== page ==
Paths to Literacy

for students who are blind or visually impaired

Enabling Access: Tips for Adapting Worksheets for Students with Visual Impairments

Enabling access collage

This is the first post in a series about adapting worksheets for students who are blind or visually impaired.  It is designed to help teachers and assistants to think through the steps involved in providing access to materials.

 

Before you begin...

Consider your workload, the task size and the timing involved. For teaching assistants time can often be limited and there can be pressure felt to provide a suitable alternative for individual learners. Keep it simple and focus on what the learning outcome is for the child and what they need to understand. There may not be any need to provide the exact same resource as the rest of the class, depending on what the expected outcome is. Discuss with class teacher whether it is necessary for the individual to complete the same task or same volume of work in order to understand the concept being taught. 
 

Examples of Worksheets to Adapt

In this series, we will show you how we adapted the following examples of worksheets:

Water World worksheet   Original sources showing poor photocopy of newspaper clipping    Personal hygiene worksheet

 

Sample Adapted Worksheets

Examples of alternative methods are presented to enable access for sighted and non-sighted pupils. 

You will find a selection of worksheets on a variety of topics to give a range of ideas and examples.  In each section, you will find the original worksheet, an example of the thought process you may go through before differentiating and various examples of how you may adapt the worksheet in order to maximise learning for an individual.  Please refer to the contents page for examples from specific subject areas. 

A guide to subjects and worksheets covered here for quick easy reference:

  1. Science (Life Cycle of a Flowering Plant)
  2. Science (The Pollination Process)
  3. Science (Water world)
  4. Science (Temperature)
  5. English (Inferences)
  6. English (Creative writing- What happens next?)
  7. History (Sources)
  8. Current Affairs (The EU Referendum)
  9. Geography (Paris Landmarks)
  10. PHSE (Personal Hygiene)

General Tips

  • Try to stick to A4 (8 x 11) size paper. If you have to enlarge a sheet to A3, try to make the page smaller by cutting down the margins.
  • Keep it clutter free. Printing lots of text or busy backgrounds can be very distracting.
  • Use a sans serif font where letters are clearly separated from each other. Arial is a good example. Make it bold and it is even clearer. 
  • Put adequate spaces between sections, so that it is very clear where one part ends and the other begins. Put good spaces between text and diagrams as well.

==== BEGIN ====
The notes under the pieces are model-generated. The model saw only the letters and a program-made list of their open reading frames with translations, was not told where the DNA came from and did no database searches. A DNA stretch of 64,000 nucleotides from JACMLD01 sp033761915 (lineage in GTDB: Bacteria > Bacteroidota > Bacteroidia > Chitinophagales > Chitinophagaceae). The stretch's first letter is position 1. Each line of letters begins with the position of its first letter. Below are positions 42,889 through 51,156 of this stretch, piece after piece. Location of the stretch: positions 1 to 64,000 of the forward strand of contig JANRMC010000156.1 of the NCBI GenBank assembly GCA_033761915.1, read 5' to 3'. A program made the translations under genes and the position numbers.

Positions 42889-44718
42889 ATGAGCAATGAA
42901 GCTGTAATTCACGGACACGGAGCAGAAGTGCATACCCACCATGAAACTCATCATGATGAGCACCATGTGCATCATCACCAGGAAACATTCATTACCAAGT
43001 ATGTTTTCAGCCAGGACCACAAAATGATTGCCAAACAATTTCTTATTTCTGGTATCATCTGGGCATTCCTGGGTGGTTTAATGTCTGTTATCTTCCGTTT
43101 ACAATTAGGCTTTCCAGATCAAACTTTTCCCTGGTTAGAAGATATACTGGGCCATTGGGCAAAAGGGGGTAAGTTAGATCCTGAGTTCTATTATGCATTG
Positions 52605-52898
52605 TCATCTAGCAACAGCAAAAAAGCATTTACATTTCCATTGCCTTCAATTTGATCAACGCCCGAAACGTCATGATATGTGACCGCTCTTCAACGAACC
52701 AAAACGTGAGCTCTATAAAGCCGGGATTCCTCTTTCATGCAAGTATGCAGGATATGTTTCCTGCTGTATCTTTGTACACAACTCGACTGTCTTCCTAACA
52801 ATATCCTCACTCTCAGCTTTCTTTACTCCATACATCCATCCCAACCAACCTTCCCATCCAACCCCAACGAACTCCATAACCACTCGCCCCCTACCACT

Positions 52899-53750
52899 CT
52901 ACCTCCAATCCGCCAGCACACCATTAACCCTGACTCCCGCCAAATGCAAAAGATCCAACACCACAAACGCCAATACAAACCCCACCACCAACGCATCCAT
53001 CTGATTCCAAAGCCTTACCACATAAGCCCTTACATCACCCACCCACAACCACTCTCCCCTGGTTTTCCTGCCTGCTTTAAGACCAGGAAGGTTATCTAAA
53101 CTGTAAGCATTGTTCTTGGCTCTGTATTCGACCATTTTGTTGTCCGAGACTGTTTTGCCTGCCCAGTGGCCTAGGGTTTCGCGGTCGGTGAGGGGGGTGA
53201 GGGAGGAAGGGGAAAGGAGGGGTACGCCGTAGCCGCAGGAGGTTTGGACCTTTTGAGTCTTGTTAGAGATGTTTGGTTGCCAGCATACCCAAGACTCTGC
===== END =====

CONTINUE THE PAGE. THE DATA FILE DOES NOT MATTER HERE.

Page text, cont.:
• Bold, sharp print provides good contrast. When enlarging print copies, try to achieve clear, non-blurry copies. 
  • For handwritten tasks, using bold-lined paper, with varying amounts of space between the lines, may be helpful. 
  • The student may prefer to use pencils and pens with larger points and darker lead and ink.
  • If the image is black and white, look at the individual components and ask:
    • How easy is it to distinguish the separate elements of the picture?
    • Do the key points of the picture stand out sufficiently?
    • Is there unnecessary clutter in the image?
    • Are lines bold and sufficiently contrasted to make them as clear as possible?
  • Children may be sensitive about being given different worksheets or equipment, as it makes them stand out from the group. To avoid this you can:
    • Give all pupils in his/her group the same differentiated or adapted materials.
    • Give the whole class the same size sheet and text.
    • Give both copies to the pupil –the standard sheet and the differentiated or adapted copy.
  • Computers and laptops are a good means of access and recording notes for VI pupils.
  • Pupils with visual impairments often need much more time to read worksheets and complete tasks than their peers. Beginning braille readers cannot easily skim read and may take up to three times as long as other students to read a text. If a large volume of reading is required, consider reading the material to the student, or obtain it in audio format.
  • Encourage quality over quantity for written work for pupils with visual impairment.  Braille users typically complete their written assignments using a brailler or braillenote. This may take longer than handwriting.
 

Importance of Tangible Materials

  • Use tactile, concrete, and real life material as much as possible. This provides opportunities for kinaesthetic and tactile learning. Real-life examples and concrete material can assist in establishing relationships between abstract learning and the student’s experience. "Hands-on" material is always preferable and will not only be of benefit to the individual, but the whole class. 

 

Flowchart for Adapting Materials

When approaching a worksheet, it may be helpful to use the tool below to write down the following steps:

  1. Title of worksheet or activity
  2. Learning objective:  Define what the child needs to know.  What is the outcome or concept being taught?
  3. Which parts of the task does the child need to complete in order to achieve the desired outcome?  Is there any possible reduction in the task size?
  4. How will access to each task be enabled for the individual?  List each task and describe how access will be provided.

Adaptation flowchart

 

Enabling access collage


 

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